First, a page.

Per Pentagon, Military Sexual Assaults Victims Near 5,000


By Debbie Gregory.

While incidences of sexual assault in the U.S. military is on the decline, retaliation and ostracism still pose a significant problem among victims who report these crimes.

According to the Department of Defense Annual Report on Sexual Assault in the Military 2016, the department’s main program efforts are:

  • Advancing Sexual Assault Prevention
  • Assuring a Quality Response to Service Members Who Report Sexual Assault
  • Improving Response to Male Service Members Who Report Sexual Assault
  • Combatting Retaliation Associated with Sexual Assault Reporting

Of those who experienced ostracism or maltreatment after reporting an incident, 29 percent indicated the treatment they perceived involved some form of social media, such as Facebook, Twitter, Yik Yak, and Snapchat.

About 1 in 3 service members who experienced a sexual assault ultimately filed a report in 2016, the Pentagon says. That’s up from 1 in 14 a decade ago.

An estimated 14,900 service members surveyed last year say that they were the victim of a sexual assault. While the number is down from previous years, 60 per cent of victims say they’ve experienced some sort of negative reaction as a consequence for coming forward.

While prevention and support efforts show demonstrable signs of progress, there is still a long way to go.

“That’s way too many people having to experience this stuff, but this is how change works,” said a senior Pentagon official.

John McCain, Chairman of the Senate Armed Services Committee, along with Ranking Member Jack Reed issued a statement saying “we are encouraged” by the report’s findings. At the same time, while “these trends point toward a positive improvement …, there is still much work to be done.”

Special victims counsel and victim advocates were the most-used support services, with the highest satisfaction ratings, but men weren’t as satisfied overall as women with the support they received.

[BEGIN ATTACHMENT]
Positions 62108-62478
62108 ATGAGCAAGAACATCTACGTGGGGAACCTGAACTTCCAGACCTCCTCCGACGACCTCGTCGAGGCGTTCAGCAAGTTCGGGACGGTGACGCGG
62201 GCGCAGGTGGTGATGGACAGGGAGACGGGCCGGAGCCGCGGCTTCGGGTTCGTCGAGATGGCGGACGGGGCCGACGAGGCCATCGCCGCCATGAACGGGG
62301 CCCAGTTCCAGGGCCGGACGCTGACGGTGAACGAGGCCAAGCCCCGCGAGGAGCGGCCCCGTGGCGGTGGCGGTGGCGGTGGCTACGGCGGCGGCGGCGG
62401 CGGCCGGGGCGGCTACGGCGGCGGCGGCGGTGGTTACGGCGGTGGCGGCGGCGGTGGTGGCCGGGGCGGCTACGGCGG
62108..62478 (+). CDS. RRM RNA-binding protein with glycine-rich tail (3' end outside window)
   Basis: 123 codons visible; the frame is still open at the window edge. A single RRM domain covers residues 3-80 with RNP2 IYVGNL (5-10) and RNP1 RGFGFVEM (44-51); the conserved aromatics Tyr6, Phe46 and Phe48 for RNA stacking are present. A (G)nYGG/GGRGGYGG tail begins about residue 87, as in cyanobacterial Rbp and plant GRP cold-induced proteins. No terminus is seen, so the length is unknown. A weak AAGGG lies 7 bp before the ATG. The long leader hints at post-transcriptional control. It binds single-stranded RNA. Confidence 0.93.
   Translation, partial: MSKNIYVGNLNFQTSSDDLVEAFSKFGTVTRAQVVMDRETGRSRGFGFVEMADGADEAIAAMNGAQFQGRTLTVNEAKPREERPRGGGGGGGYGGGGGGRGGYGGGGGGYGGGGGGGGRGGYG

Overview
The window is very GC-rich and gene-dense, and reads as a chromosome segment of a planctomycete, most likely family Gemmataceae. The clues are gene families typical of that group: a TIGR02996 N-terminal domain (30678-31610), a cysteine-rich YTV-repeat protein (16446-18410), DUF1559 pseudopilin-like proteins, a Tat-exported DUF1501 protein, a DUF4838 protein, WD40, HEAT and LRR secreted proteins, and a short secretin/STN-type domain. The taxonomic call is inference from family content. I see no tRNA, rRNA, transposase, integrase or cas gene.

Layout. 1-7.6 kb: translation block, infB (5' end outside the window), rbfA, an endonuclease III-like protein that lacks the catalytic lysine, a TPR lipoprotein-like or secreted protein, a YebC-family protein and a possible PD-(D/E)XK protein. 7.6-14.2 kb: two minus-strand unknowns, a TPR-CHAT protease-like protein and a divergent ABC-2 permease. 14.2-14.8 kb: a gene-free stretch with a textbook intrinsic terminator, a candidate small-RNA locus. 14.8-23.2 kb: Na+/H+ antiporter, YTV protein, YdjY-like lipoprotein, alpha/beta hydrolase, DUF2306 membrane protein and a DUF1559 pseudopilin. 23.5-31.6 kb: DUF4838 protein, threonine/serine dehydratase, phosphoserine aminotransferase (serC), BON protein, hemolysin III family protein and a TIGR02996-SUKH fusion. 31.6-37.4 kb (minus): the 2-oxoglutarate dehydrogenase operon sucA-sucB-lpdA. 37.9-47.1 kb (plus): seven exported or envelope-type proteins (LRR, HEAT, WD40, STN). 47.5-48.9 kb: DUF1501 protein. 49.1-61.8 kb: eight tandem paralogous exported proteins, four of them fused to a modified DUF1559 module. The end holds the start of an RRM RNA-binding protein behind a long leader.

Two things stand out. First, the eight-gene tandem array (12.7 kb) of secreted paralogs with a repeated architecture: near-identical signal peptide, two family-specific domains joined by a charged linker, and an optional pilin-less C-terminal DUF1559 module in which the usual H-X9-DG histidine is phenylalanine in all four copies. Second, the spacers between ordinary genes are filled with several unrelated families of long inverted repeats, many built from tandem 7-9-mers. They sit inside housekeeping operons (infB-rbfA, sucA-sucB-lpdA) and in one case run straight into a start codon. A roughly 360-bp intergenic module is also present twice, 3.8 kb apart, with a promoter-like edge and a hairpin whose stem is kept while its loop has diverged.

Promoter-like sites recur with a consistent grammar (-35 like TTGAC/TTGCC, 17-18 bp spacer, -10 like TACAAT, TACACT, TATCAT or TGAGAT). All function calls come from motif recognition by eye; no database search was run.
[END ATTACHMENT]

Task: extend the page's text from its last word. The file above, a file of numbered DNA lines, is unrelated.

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Military Connection: Why Report Sexual Assaults? By Debbie Gregory

Males sexual assaults

The number of sexual assaults on men in the U.S. military is higher than people would think. The DOD estimates that as many as 10,500 men and approximately 8,500 women in the military experience unwanted sexual contact each year.  But according to the Pentagon, only 14% of the sexual assaults reported by service members last year involved male victims.

The fact of the matter is that sexual assaults involving male victims often go unreported. Male victims, especially those in the military, are usually too afraid to be seen as victims. There is also the fear of humiliation and appearing to be weak, vulnerable, or homosexual. This stigma is intensified in the military, where men are supposed to be strong, masculine and capable of not only defending themselves, but sticking up for others as well.

But what sexual assault victims need to realize is that sexual assault is more about power and control than sex, and usually has little to do with homosexual behavior. Aggressors almost always identify themselves as heterosexual, sometimes even ultra-masculine.

Over the past several years, the DOD and its service branches have increased efforts to reach out to male victims, urging them to report sexual assaults. The campaigns encourage service members to intervene in potential in any and all assault situations, not just the ones where the victims are women. Service members are also urged to report any assault, including ones prior to their enlistment, or ones that involve civilian assailants, so that the victims can receive treatment and officials can go after perpetrators.

The services have already started assembling training materials aimed at male victims, including videos with scenarios of service members drinking, and discussions about when to intervene. Military leaders are learning that they should tailor their approaches differently for men and women, in order to effectively reach individuals.

Despite the poor reporting numbers, the Pentagon’s initiative is having an effect. Although the reporting numbers are still low, the number of reports of sexual assault among male sailors and marines tripled this year, from the year before.

Service members who have experienced sexual assault should not be afraid to come forward. They need to be reminded that they were victims and the person who perpetuated the assault is the one to blame, and must be stopped, before they repeat the deplorable behavior with another victim.

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Military Connection: Why Report Sexual Assaults? By Debbie Gregory